Ramen is a versatile dish that can be enjoyed in different ways, with different broths, toppings, and seasonings.



10 piatti da provare in Giappone. Tempura


Tempura is a type of Japanese dish in which seafood, meats, or vegetables are coated in a light batter and deep-fried.


The batter is typically made from wheat flour, corn starch, and cold water, which creates a light and crispy texture.

The origins of tempura can be traced back to the 16th century, when it was brought to Japan by Portuguese traders.


Seafood such as shrimp and squid are among the most popular ingredients for tempura, but vegetables like sweet potato, eggplant, and pumpkin are also commonly used.


The ingredients are coated in the tempura batter, which is made from wheat flour, cornstarch, egg, and cold water.

The ingredients are then deep-fried in oil until golden brown.


The tempura is then served with a side of tentsuyu (tempura dipping sauce), which is a mixture of dashi, soy sauce, and mirin.


Tempura is often considered as a delicacy in Japan and it can be found at many restaurants, from casual to fine-dining.

It's also a popular dish to make at home and it's enjoyed by many as a side dish or an appetizer.


Some restaurants specialize in tempura and called "tempura-ya", they usually offer a variety of tempura dishes and with different ingredients.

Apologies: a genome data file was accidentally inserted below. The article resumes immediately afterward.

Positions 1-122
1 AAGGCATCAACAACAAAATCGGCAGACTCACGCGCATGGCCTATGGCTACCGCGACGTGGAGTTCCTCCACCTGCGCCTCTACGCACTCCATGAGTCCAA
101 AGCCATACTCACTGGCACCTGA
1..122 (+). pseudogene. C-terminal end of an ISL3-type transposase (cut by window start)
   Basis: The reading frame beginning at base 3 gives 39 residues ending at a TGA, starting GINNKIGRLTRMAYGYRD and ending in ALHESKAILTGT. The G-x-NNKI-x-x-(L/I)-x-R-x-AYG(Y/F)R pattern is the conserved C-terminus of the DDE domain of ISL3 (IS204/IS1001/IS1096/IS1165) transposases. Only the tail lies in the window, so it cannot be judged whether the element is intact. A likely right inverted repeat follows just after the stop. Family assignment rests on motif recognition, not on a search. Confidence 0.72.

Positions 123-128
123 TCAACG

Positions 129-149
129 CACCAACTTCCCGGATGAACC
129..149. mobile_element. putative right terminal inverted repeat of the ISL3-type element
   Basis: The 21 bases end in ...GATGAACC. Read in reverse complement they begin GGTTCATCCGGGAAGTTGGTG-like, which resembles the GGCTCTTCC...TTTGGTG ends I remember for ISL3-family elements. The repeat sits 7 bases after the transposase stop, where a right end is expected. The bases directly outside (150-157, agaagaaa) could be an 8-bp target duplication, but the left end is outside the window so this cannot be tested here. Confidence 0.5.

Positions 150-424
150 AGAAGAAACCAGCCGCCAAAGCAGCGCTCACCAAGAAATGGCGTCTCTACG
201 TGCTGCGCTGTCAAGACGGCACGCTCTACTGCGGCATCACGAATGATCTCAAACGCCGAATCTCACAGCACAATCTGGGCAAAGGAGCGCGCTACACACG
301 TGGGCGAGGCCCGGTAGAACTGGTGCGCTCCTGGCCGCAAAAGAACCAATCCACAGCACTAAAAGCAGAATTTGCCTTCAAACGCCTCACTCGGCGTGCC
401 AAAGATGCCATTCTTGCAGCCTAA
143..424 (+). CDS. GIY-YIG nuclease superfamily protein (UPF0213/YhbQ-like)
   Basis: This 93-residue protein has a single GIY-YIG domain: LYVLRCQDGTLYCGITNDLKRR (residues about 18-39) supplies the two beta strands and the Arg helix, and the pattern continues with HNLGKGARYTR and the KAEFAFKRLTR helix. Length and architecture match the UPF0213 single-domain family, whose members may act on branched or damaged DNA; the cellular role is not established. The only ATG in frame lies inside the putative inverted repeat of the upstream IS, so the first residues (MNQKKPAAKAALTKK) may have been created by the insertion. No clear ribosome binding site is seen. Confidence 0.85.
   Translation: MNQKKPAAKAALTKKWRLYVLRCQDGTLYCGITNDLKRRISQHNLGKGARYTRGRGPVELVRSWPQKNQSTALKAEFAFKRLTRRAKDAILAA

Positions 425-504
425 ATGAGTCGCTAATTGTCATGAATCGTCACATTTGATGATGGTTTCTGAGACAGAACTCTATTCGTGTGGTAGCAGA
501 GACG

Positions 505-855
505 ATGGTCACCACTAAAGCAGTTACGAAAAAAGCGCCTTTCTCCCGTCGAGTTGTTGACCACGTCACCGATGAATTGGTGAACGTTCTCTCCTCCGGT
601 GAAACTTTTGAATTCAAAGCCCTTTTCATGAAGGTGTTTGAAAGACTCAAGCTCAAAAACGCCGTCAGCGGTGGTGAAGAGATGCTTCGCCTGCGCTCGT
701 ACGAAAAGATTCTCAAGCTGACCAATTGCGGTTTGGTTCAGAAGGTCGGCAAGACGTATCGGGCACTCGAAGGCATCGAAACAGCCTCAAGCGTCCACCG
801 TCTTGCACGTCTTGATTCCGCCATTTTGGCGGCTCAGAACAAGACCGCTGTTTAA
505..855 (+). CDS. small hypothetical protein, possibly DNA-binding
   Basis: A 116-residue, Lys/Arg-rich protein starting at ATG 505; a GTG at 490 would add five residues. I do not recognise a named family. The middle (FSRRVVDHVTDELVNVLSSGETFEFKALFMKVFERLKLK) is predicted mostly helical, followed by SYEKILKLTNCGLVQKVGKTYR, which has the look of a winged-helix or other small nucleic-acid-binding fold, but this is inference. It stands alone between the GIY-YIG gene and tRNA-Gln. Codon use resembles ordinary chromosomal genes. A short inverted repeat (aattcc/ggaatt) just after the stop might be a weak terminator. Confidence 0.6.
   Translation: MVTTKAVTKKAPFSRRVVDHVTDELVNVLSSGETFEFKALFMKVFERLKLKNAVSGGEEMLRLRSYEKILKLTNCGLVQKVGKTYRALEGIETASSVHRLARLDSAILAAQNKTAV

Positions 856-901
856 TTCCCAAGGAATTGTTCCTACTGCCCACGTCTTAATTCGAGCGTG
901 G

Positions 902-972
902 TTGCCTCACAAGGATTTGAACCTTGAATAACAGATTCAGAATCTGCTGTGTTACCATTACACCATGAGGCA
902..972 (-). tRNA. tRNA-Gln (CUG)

10 piatti da provare in Giappone. Udon


Udon is a type of thick wheat noodle that is often served in a mild broth.


The noodle is made from wheat flour, salt, and water, and it has a chewy texture and a neutral taste.

Udon can be served in a variety of different ways, such as in a hot soup, in a cold broth, or even stir-fried.


One of the most popular ways to serve udon is in a hot soup called "kake udon", it's a simple dish of udon noodles in a mild, soy-based dashi broth, and it's usually garnished with green onions and tempura crumbs.


Another popular way to serve udon is "tempura udon" where udon noodles are served in a hot soup with tempura on the side.


"Zaru udon" is a cold version of udon, where udon noodles are chilled and served on a bamboo mat with a cold dipping sauce.


Udon is a popular and comforting food in Japan, and it can be found at many restaurants, from casual to fine-dining.

It's also a common dish to make at home, and it's considered as a versatile food that can be enjoyed in different ways and different seasons.



10 piatti da provare in Giappone. Yakitori


Yakitori is a type of Japanese dish that consists of skewered and grilled chicken.


The chicken is typically marinated in a sweet soy-based sauce called tare, and then grilled over charcoal.

The skewers of chicken are often cooked over a high heat, which results in a slightly charred and smoky flavor.